Britain’s late-night workforce has almost reached 3.2 million after a 9 per cent rise, said the TUC.
The analysis showed that Yorkshire and the North West have the highest rates of night working, with one in nine workers on night duty.
TUC general secretary Frances O’Grady said: “As the clocks change, most of us can look forward to an extra hour in bed, but while we sleep, Britain’s late-night workforce will be busy.
“Whether it’s firefighters keeping watch, or drivers delivering packages across the country, we all depend on the UK’s army of night workers.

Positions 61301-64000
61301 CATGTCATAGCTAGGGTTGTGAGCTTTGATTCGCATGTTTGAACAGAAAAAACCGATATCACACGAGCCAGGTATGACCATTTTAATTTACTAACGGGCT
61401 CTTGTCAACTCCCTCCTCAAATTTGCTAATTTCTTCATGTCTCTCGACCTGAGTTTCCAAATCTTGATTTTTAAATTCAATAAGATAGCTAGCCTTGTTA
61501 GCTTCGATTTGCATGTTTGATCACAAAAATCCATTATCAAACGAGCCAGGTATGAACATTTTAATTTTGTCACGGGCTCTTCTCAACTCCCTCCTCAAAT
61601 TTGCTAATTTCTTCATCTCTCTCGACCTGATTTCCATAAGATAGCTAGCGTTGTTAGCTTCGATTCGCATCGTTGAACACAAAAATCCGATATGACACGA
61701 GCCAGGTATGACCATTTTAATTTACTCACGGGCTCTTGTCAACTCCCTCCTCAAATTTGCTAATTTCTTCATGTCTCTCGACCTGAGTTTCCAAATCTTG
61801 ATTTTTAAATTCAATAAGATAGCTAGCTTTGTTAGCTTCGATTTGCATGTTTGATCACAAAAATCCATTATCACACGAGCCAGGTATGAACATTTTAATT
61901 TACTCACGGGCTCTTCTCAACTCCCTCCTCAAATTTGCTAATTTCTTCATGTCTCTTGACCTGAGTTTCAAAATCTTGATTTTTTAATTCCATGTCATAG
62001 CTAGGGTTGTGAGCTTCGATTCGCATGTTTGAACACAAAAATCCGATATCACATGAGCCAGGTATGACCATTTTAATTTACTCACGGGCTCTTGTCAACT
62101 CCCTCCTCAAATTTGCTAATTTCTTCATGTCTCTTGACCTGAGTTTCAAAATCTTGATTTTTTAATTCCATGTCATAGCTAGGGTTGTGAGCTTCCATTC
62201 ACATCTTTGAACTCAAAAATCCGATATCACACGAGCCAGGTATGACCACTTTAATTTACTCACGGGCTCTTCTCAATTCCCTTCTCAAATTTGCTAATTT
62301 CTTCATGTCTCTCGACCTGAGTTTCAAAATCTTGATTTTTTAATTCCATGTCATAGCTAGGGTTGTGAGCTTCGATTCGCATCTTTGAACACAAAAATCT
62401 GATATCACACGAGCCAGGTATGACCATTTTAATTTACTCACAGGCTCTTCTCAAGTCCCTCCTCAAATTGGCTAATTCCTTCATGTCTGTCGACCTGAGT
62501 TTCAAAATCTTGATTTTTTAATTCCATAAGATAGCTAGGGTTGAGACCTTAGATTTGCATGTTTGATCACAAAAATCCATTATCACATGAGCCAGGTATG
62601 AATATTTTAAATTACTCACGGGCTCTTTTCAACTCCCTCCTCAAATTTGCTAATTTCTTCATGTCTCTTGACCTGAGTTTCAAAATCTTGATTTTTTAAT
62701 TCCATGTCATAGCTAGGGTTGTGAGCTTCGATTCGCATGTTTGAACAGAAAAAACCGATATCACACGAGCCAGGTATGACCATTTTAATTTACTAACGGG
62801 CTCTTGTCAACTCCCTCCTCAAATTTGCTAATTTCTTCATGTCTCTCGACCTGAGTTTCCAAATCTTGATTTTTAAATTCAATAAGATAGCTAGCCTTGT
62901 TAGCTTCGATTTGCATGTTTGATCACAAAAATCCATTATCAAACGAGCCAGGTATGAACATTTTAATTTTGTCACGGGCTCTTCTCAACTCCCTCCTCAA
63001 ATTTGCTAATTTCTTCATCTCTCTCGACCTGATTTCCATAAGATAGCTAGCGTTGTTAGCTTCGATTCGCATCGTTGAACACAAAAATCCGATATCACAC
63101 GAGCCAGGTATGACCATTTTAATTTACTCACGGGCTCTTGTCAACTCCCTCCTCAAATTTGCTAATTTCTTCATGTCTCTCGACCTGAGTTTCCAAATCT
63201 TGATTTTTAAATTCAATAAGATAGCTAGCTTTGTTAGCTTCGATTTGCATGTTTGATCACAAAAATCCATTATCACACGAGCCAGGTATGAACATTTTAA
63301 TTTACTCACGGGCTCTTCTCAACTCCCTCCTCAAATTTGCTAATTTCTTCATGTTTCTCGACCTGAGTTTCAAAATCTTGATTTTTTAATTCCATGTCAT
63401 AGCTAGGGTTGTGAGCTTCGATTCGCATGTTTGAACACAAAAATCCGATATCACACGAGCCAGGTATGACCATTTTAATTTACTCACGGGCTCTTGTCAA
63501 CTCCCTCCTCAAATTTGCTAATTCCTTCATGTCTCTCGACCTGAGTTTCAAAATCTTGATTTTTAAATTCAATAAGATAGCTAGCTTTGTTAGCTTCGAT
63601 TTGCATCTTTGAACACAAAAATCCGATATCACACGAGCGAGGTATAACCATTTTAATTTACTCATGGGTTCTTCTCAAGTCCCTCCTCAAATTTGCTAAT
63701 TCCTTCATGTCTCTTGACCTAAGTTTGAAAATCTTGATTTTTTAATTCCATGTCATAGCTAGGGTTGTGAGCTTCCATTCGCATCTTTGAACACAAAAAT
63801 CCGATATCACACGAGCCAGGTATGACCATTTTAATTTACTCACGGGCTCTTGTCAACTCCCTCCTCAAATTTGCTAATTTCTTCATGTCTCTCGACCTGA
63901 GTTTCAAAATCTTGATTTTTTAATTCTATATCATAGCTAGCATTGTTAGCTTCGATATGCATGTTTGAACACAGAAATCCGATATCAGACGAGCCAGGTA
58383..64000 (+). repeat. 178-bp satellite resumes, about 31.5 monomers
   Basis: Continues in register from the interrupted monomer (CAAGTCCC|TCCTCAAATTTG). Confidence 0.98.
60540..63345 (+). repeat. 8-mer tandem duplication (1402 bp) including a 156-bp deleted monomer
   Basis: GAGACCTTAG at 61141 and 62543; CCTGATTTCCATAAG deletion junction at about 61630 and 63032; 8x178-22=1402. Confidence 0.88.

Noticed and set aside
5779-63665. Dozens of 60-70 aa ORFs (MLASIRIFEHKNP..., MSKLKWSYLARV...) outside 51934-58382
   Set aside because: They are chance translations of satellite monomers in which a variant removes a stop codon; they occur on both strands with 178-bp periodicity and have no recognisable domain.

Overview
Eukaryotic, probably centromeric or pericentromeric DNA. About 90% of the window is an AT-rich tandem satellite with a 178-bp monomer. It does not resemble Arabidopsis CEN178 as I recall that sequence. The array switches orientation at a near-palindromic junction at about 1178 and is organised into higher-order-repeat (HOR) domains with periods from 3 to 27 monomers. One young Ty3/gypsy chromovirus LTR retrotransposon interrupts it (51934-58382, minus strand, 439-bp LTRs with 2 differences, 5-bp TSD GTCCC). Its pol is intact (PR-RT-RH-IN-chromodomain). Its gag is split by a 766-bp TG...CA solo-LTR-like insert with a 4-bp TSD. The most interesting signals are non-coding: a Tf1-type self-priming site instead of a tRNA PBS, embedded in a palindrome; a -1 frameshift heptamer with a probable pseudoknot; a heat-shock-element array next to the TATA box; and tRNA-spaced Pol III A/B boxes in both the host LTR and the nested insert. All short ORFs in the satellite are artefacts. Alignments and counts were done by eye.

“Night work can play havoc with family and social life, and have long-term health impacts. Many of the jobs are tough and often solitary. “That’s why night workers deserve strong rights and protections at work, to make sure they can get on with the job safely and happily.”
One in eight people now work nights, rising to one in six for black workers.
Three out of five night workers are male, the study found.
Night working is most common in sectors such as security, logistics, manufacturing and healthcare.